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From the Archives: Are you GDPR compliant?

Thursday 30 September 2021

WhatsApp is facing the second highest GDPR fine. 

2021 has been bug year for the General Data Protection Right (GDPR) fines, with the Amazon being slapped with a $ 1.1 billion (746 million euros) and this week Facebook’s WhatsApp was slapped with the second highest fine of almost $ 400 million. 

On June 2018, the Office of the Australian Privacy Commissioner (OAIC) published guidance for Australian entities how to comply with the barely month-old European privacy law that was expected to have major international imprecations. 

OAIC said, “Australian businesses of any size may need to comply if they have an establishment in the EU, if they offer goods and services in the EU, or if they monitor the behaviour of individuals in the EU.”

And highlighted some common requirements with the Australian Privacy Act:
·       implement a privacy by design approach to compliance
·       be able to demonstrate compliance with privacy principles and obligations
·       adopt transparent information handling practices
he major difference that the privacy the regulator highlighted was the right to be forgotten.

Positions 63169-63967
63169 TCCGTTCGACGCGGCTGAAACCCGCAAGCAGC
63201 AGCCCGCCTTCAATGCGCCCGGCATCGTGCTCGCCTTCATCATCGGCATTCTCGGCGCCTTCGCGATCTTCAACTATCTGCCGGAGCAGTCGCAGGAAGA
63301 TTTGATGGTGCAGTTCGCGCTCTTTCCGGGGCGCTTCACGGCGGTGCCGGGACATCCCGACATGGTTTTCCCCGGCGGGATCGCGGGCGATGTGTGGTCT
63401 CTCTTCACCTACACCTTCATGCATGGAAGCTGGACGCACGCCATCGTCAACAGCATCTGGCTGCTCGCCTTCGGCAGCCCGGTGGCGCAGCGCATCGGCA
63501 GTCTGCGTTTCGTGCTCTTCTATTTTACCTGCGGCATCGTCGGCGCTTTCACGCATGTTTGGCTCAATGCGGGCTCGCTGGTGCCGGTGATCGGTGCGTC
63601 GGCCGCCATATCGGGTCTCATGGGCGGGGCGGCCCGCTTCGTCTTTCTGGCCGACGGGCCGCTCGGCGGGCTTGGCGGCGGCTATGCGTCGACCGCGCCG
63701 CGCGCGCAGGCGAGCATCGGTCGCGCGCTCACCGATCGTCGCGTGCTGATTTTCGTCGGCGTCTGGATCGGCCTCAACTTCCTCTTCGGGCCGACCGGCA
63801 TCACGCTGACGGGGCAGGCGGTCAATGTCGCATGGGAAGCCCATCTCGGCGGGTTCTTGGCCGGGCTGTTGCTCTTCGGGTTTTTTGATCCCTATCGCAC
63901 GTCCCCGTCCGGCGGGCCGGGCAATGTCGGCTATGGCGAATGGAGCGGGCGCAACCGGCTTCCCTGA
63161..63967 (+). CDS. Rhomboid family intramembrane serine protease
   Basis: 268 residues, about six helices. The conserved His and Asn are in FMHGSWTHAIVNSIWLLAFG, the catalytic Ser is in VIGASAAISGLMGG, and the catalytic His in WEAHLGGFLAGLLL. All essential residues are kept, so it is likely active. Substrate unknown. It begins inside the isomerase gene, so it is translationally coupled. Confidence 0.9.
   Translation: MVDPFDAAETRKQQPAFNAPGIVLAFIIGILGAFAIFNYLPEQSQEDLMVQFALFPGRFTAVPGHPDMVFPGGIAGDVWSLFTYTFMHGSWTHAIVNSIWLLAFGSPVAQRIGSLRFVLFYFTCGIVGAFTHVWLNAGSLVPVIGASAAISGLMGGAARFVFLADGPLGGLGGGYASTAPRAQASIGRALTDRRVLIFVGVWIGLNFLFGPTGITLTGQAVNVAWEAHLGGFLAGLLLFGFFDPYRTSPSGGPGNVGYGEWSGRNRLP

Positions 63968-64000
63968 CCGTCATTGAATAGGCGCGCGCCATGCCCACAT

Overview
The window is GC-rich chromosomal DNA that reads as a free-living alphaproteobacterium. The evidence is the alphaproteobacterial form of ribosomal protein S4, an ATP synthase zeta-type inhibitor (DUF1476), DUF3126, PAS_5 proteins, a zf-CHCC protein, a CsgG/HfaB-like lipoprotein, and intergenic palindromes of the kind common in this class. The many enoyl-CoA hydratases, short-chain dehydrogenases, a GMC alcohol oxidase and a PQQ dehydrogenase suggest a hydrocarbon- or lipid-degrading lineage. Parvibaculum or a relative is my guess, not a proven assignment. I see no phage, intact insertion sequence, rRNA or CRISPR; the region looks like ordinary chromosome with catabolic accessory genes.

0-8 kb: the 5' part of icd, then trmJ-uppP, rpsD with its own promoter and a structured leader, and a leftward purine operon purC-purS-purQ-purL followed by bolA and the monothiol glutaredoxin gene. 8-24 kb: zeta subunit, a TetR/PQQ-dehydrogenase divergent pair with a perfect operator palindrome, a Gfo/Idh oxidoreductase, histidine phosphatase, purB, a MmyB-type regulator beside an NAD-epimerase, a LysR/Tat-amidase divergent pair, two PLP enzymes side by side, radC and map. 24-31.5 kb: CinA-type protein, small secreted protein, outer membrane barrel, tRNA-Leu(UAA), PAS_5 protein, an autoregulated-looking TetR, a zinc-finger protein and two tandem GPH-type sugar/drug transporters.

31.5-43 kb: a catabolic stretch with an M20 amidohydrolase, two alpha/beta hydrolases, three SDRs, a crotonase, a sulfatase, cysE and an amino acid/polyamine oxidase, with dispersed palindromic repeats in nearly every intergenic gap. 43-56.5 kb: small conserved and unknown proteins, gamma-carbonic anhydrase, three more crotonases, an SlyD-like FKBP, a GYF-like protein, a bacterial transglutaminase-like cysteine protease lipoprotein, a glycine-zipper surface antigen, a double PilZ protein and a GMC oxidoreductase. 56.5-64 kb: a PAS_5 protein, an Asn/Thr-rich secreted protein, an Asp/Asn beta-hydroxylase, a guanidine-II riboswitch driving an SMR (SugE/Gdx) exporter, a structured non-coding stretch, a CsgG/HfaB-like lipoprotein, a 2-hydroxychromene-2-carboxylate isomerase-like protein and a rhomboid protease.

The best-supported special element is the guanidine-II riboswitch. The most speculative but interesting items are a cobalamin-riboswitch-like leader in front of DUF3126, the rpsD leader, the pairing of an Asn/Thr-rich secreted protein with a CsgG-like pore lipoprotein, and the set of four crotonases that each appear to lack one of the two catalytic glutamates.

Facebook and the GDPR
This recent fine is not the first one that Facebook has faced. 
In January 2019 the GDPR writes,” Facebook is getting to know privacy legislation pretty well. It has already been fined £500,000 for its involvement in the Cambridge Analytica scandal, the maximum amount allowed under the UK’s old Data Protection Act of 1998. Now that the GDPR is in place, Facebook could face a fine of up to 4 percent of its annual global turnover which, based on its performance over the past fiscal year, could amount to $1.63 billion [$2.6 billion AUD].”

IN a
BBC report it highlighted that this fine is from year-old investigation into issues of transparency with the way the WhatsApp handles data.

Ireland’s Data Protection Agency (DPA) said in a formal statement at the end of last week, “Following a lengthy and comprehensive investigation, the DPC submitted a draft decision to all Concerned Supervisory Authorities (CSAs) under Article 60 GDPR in December 2020. The DPC subsequently received objections from eight CSAs. The DPC was unable to reach consensus with the CSAs on the subject-matter of the objections and triggered the dispute resolution process (Article 65 GDPR) on 3 June 2021.”